What You Should Know About Heat Stress
Heat stress is a type of stress that can occur in a variety of situations, namely wherever work is taking place in hot and humid environments. In order to properly understand this, it is critical to realize how the human body works. The body best functions within a narrow, specific range of internal temperature, and this core temperature varies from 36ºC-38ºC. The heart rate increases to move blood and heat from the lungs and other vital organs to the skin.
Sweating then increases so that more sweat can evaporate and cool the body, and this is actually the body`s most important way of dispersing excess heat, but when too much sweat is lost too quickly, the body ends up with no way left to cool itself, and the result of this is dehydration.
Signs And Symptoms Of Heat Stress
There are various signs and symptoms that you will most often begin to notice if your body starts suffering from heat stress, and in particular this includes weakness, difficulty moving, headache, breathlessness, nausea or vomiting, and feeling faint or actually fainting. If you ever begin to experience any of these, there are some important steps that you should take as immediately as possible.
Remember that cooling off is your main objective here, and you need to rest in a cool place, drink lots of cool water, remove any unnecessary clothing from off your body, loosen remaining clothing, and wipe yourself off with cool water.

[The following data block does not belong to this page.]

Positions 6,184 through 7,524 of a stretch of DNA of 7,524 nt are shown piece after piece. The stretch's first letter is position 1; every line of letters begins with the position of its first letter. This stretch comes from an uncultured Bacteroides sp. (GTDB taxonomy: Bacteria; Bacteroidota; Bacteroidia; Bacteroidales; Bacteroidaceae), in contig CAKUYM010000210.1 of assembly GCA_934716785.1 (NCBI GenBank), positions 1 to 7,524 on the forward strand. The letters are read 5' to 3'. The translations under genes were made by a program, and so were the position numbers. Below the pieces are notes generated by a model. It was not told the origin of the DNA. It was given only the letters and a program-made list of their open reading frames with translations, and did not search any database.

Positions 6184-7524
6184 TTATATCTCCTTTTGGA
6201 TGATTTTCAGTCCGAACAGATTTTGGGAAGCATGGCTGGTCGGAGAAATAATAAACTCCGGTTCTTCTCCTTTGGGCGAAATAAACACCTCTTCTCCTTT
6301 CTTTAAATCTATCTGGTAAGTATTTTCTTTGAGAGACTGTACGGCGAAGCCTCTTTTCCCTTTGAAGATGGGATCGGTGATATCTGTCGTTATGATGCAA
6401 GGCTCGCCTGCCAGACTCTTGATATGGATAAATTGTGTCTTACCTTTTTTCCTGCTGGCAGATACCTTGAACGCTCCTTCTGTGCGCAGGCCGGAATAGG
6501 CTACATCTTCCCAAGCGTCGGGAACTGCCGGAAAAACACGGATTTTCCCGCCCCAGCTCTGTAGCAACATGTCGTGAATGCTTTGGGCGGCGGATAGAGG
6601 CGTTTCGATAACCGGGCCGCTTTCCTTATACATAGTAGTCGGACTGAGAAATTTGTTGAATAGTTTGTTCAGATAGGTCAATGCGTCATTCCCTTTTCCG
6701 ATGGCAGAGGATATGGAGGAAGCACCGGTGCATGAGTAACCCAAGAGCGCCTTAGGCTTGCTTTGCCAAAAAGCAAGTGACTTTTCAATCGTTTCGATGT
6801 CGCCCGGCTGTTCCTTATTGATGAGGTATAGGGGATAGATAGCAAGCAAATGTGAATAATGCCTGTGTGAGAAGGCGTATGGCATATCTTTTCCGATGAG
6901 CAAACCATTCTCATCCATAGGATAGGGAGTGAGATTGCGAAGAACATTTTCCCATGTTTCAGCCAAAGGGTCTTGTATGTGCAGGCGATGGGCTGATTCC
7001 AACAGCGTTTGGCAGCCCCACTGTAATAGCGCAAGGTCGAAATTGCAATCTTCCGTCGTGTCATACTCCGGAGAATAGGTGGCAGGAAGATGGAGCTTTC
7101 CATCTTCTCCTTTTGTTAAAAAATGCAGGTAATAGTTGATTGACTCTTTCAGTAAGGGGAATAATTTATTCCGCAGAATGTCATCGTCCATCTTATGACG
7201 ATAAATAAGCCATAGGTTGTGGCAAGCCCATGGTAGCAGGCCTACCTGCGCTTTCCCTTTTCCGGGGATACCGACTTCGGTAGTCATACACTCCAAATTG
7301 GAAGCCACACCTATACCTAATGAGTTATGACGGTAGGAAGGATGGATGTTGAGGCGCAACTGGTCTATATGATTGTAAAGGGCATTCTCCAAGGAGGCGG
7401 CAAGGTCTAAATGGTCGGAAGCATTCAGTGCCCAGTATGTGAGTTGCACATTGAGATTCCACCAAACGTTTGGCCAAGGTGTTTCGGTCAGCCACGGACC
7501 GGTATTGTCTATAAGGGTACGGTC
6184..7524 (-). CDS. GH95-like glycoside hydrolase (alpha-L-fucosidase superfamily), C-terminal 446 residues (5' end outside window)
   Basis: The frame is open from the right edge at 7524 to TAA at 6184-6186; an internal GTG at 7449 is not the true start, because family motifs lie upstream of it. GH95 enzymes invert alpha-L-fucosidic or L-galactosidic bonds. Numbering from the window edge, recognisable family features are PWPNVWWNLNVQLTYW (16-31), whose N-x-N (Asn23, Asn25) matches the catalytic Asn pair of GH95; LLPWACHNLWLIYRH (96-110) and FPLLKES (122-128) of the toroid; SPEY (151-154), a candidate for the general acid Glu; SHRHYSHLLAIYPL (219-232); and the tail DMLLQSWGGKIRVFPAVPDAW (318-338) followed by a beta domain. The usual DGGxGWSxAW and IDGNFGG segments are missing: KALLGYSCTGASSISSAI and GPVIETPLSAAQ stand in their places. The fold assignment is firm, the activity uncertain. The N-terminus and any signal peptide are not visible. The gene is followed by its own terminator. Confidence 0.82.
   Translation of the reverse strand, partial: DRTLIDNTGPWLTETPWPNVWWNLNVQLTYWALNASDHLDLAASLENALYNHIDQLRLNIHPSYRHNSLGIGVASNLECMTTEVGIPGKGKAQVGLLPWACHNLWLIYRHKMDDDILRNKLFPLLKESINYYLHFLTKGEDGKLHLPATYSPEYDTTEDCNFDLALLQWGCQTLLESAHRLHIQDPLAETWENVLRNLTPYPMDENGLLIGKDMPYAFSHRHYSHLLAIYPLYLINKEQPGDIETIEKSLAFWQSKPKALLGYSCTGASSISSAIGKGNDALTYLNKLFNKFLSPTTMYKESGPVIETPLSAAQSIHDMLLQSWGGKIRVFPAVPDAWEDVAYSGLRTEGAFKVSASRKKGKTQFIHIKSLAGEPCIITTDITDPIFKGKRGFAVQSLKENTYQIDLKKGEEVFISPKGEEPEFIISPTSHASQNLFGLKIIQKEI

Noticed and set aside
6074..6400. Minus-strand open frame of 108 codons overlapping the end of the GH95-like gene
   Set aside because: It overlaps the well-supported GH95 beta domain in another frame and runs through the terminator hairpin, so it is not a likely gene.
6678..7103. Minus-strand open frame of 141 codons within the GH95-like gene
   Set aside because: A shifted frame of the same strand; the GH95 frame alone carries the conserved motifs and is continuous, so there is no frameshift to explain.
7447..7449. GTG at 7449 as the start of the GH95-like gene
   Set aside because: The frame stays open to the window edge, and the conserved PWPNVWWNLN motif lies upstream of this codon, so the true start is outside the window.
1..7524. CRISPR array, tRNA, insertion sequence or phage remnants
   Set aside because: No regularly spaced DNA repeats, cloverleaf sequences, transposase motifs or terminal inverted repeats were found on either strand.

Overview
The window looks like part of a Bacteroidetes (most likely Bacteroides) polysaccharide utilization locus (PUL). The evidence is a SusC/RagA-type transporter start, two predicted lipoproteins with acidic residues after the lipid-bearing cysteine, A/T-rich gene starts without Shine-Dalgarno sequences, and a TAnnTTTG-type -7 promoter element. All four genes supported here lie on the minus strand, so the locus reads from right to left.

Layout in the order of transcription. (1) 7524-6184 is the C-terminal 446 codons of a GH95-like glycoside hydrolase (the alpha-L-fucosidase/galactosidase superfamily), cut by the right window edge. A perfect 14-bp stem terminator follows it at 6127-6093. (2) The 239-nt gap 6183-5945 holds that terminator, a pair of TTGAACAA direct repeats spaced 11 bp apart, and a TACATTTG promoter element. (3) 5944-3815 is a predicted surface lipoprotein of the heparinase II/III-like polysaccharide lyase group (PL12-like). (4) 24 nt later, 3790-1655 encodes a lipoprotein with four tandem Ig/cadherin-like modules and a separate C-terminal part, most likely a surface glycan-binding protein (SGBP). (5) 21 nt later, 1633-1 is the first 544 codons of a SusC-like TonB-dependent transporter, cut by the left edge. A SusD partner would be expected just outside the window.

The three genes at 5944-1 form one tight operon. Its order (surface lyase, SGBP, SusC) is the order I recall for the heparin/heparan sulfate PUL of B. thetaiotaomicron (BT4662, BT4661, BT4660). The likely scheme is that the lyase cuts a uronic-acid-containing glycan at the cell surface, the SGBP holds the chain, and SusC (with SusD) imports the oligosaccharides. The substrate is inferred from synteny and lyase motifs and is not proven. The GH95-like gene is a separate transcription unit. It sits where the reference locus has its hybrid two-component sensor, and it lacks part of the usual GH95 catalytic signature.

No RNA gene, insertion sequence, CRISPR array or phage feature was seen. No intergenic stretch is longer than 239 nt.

If heat stress is not dealt with properly or soon enough, heat stroke can occur, as this is what happens when the body is no longer able to cool itself and the body`s temperature rises to critical levels. The onset of heat stroke brings symptoms such as confusion, irritable behavior, loss of consciousness, convulsions, lack of sweating, and an abnormally high body temperature.
Any case of heat stroke, whether caused by heat stress or not, requires immediate medical attention, and this means that you need to call 911 or your local emergency number, and provide immediate, aggressive, general cooling. Immerse yourself in a tub of cool water, or spray yourself with cool water from a hose, whatever you can do to attempt to cool yourself off as quickly as possible.
You should make it to the hospital on your own if you can, and do not take anything by mouth until you speak to a medical professional. Heat stress can cause very serious conditions and you need to take all of the necessary precautions into consideration for your own health and safety.